Earlier this week, the government side demanded the evacuation of wounded people from al-Foua and Kefraya for the Aleppo deal to proceed.
Rebels initially accepted the demand, but on Friday it emerged that one group, formerly known as the Nusra Front, had not agreed to it.
The Syrian Observatory said 8,000 people, including some 3,000 fighters and more than 300 wounded, had left the city in convoys of buses and ambulances in the evacuations that began on Thursday morning.
Rebel officials say the numbers evacuated are much lower, with no fighters having left.
The head of the International Committee of the Red Cross in Syria said no one knows how many people are left in rebel-held Aleppo, and the evacuation could take days.
The U.N. says around 30,000 people remain in the crowded enclave of rebel-held Aleppo, of whom a number would be taken to Idlib province, which is mostly controlled by hardline Islamist groups, and the rest would go to government-held city districts.
Idlib is already a target for Syrian and Russian air strikes but it is unclear whether the government will push for a ground assault or simply seek to contain rebels there for now.
Turkey has said Aleppo evacuees could also be housed in a camp to be constructed near the Turkish border to the north.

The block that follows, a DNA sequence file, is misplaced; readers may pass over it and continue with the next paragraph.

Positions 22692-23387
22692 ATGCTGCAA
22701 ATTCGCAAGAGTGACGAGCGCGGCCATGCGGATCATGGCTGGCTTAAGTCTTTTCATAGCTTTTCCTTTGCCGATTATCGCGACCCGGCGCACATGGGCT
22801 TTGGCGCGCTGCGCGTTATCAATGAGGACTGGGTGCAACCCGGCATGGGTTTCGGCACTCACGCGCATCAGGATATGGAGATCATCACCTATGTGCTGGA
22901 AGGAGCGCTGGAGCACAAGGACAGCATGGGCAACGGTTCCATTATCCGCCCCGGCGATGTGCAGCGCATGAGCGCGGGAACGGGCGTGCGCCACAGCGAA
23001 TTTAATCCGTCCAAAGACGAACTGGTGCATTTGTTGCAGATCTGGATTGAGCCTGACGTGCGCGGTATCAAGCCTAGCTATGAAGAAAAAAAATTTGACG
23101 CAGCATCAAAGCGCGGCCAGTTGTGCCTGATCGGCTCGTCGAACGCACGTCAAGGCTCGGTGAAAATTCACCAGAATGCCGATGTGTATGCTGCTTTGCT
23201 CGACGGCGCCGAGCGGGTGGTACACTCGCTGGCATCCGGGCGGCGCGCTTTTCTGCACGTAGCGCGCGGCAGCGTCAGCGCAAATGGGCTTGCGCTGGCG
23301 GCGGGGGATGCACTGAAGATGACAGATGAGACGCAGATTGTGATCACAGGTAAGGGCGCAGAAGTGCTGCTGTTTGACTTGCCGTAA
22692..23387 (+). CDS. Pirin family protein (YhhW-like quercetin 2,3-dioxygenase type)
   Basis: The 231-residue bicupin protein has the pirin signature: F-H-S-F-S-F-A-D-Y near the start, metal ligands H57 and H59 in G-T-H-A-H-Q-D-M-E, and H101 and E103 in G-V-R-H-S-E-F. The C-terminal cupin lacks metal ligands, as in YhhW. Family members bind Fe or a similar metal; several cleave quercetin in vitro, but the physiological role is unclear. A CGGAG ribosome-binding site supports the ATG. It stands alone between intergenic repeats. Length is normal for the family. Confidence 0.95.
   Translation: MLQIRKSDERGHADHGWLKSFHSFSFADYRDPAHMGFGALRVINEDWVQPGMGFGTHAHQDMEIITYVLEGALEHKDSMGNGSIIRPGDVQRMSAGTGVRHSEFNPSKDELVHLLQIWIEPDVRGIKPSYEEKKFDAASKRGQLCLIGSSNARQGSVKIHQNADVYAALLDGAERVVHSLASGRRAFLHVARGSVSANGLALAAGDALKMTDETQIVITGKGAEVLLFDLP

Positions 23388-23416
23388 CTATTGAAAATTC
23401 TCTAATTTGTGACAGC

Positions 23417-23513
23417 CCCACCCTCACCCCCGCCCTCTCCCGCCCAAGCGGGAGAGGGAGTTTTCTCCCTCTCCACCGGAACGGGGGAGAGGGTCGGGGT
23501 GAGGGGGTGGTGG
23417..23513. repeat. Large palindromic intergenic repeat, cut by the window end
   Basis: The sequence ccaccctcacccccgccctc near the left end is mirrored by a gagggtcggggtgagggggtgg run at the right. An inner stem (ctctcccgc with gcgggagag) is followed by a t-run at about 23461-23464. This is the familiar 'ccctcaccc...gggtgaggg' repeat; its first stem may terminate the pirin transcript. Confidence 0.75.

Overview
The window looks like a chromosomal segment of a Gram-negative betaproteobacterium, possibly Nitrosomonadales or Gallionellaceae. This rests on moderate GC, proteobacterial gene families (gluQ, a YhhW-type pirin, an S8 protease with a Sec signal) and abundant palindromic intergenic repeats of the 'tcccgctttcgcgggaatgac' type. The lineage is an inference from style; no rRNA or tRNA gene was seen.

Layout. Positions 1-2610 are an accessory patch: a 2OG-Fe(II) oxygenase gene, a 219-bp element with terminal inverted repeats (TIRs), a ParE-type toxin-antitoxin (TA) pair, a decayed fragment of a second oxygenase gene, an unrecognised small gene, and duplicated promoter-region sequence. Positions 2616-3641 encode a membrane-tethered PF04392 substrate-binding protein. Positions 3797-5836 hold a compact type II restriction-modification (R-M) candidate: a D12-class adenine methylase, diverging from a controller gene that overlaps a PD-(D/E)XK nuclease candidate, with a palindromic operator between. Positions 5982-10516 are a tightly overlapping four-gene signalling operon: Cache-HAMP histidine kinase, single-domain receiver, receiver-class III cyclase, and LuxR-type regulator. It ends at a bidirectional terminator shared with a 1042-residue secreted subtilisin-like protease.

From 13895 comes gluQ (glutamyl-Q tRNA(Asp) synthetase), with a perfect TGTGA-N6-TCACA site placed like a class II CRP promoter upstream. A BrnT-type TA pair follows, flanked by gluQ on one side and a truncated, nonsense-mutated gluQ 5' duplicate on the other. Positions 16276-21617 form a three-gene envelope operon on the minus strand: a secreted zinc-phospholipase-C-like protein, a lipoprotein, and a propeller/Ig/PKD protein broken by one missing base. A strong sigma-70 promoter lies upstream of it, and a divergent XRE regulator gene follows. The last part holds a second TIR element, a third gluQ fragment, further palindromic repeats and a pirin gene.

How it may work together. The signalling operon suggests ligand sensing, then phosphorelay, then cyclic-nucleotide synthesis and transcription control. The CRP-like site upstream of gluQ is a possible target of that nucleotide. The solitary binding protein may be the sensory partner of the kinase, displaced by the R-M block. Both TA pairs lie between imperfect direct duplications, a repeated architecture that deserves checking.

PUTIN SEEKS CEASEFIRE
Russian President Vladimir Putin, Syria’s most powerful ally, said on Friday he was working with Turkish President Tayyip Erdogan to try to start a new round of Syrian peace talks aimed at securing a nationwide ceasefire.
A senior Syrian opposition leader, Riyad Hijab, said he was willing to attend the talks if the aim was to set up a transition government. Assad has ruled out stepping down as part of a political solution to the war.
Aleppo, a once-flourishing economic center with renowned ancient sites, has been pulverized during the war that has killed more than 300,000 people, created the world’s worst refugee crisis and allowed for the rise of Islamic State.
The United States has watched from the sidelines as the Syrian government and its allies, including Russia, pinned down the rebels in an ever-diminishing pocket of territory, culminating in a ceasefire this week.
U.S. President-elect Donald Trump said on Friday his administration would build “safe zones” to try to help civilians trapped in Syria’s bloody conflict, an idea that President Barack Obama said would be too hard to enforce.
“Responsibility for this brutality lies in one place alone: with the Assad regime and its allies Russia and Iran. And this blood and these atrocities are on their hands,” Obama said on Friday.
The Syrian White Helmets civil defense group and other rights organizations accused Russia of committing or being complicit in war crimes in Syria, saying Russian air strikes in the Aleppo region had killed 1,207 civilians, including 380 children.
Even with victory for Assad in Aleppo, the war will be far from over. Insurgents retain their rural stronghold of Idlib province, and the jihadist Islamic State group holds swathes of the east and recaptured the ancient city of Palmyra this week.
(Reporting by Laila Bassam in Aleppo and Lisa Barrington and Tom Perry in Beirut; Writing by Anna Willard; Editing by Dale Hudson)